SXSW Interview: Burt Reynolds on the 70s and his new documentary

It may not be Smokey and the Bandit but close, Burt Reynolds, now 80, returns to screen in Jess Moss’ The Bandit.

A intimate documentary showcasing Reynolds’ relationship with Hal Needham, the director of Smokey and the Bandit, a legendary stuntman, and lifelong pal to Reynolds. Larry Heath caught up with the man himself.

If you’re looking at a film made in the 70s, what advice would you give to a younger Burt Reynolds?

Well, there was a whole bunch of different rules in the 70s, we had to follow. But I’m not so sure, that the language of now, in films, makes it better. I think we couldn’t say what was said now, and I’m blown away by what they did get away with saying. Ya know,  I guess it changed with time… whatever it is. My son’s 27,  and I’m not too crazy about the films he loves (laughs).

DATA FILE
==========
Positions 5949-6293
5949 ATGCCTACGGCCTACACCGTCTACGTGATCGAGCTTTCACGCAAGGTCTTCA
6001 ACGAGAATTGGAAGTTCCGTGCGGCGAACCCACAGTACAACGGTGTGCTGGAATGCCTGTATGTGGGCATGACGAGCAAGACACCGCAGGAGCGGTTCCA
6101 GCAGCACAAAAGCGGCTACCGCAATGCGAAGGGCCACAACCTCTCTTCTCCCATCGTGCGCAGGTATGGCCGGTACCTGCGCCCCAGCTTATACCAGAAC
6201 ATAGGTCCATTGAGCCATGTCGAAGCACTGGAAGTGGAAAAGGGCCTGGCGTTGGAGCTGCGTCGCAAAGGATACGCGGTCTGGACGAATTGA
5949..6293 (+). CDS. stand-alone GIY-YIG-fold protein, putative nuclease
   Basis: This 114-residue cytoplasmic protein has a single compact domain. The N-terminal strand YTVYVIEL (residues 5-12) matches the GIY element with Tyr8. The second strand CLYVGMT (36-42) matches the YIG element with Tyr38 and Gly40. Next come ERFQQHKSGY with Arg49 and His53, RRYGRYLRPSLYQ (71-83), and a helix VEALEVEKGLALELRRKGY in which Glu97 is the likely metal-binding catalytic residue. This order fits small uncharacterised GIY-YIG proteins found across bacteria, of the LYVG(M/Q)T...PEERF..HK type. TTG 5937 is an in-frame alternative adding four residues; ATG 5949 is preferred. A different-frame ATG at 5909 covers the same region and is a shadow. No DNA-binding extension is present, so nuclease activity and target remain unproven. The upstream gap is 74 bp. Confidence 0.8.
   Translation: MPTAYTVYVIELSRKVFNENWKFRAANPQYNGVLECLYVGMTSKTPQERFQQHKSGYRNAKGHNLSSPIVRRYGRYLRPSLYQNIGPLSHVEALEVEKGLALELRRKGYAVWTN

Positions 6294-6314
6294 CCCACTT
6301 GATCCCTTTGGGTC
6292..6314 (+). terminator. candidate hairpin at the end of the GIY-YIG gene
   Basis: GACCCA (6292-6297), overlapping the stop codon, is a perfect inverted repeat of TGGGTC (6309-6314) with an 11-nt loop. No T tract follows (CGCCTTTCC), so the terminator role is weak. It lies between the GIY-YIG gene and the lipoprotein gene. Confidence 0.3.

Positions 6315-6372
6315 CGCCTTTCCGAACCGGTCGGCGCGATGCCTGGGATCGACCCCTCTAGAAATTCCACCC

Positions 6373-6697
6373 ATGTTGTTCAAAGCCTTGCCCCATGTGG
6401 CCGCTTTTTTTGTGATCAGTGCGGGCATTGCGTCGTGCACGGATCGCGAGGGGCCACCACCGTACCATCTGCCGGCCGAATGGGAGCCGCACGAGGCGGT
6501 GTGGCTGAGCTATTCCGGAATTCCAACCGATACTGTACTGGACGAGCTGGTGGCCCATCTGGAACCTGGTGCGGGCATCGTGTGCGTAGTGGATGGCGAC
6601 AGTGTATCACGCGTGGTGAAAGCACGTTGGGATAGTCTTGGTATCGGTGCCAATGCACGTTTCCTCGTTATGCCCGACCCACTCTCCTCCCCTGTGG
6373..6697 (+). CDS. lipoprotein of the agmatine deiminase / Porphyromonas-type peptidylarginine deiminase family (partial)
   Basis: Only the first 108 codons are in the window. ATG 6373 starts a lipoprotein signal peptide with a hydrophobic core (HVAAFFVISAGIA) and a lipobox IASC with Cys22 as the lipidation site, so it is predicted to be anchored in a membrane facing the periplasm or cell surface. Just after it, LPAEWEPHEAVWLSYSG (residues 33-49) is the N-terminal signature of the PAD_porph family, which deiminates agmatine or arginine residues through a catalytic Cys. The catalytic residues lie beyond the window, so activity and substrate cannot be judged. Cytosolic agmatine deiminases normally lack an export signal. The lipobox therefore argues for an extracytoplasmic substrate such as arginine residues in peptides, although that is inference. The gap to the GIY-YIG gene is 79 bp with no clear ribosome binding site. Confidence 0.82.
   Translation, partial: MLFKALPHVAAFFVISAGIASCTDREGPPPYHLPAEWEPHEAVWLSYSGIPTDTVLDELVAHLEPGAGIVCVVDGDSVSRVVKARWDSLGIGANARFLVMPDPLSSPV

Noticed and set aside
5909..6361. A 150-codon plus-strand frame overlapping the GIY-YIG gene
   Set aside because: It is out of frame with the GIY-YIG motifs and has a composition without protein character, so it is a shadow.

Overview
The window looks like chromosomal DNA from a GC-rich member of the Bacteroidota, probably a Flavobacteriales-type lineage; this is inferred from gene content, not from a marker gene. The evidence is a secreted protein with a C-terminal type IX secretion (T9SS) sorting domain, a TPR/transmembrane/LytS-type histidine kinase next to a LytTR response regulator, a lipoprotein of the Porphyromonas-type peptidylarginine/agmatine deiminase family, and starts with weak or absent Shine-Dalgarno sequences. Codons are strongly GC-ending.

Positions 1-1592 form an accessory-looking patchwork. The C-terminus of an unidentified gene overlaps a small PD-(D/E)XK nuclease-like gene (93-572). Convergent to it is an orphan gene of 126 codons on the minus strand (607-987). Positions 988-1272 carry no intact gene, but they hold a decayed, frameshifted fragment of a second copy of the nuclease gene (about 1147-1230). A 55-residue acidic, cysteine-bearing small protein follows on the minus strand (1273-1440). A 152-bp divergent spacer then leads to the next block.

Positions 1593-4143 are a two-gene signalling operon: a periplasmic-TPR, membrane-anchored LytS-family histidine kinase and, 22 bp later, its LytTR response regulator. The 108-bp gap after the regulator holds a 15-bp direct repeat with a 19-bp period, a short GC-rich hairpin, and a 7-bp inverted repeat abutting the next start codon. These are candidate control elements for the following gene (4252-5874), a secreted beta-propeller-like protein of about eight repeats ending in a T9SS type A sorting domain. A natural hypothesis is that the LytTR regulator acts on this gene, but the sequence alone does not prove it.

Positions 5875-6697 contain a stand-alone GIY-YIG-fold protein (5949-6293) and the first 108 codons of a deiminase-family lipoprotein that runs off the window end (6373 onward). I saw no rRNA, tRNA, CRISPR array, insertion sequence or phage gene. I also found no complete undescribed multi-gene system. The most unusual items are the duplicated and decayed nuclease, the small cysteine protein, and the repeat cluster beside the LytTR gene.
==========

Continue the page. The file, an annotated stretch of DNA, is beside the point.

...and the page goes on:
What does it mean for you to have Hal’s story told … after what seems too long for the story to be told.

Well, I’m surprised and flattered that anybody’s interested in me now. I’ve been up and down the mountain. I always tell young actors you’ve got to learn to get up cause their gonna knock you down, probably four or five times. After awhile they probably won’t knock you down anymore because you’re too good at it.

Do you think he’ll enjoy the film?

I think they all will, yeah. It’s a fun film. You’ve got (Jackie) Gleason, you can’t lose.

Thank you so much for your time and congratulations on the film.

The Bandit screened at SXSW. To find our more about the film, and to see if there are any more SXSW screenings, head here.


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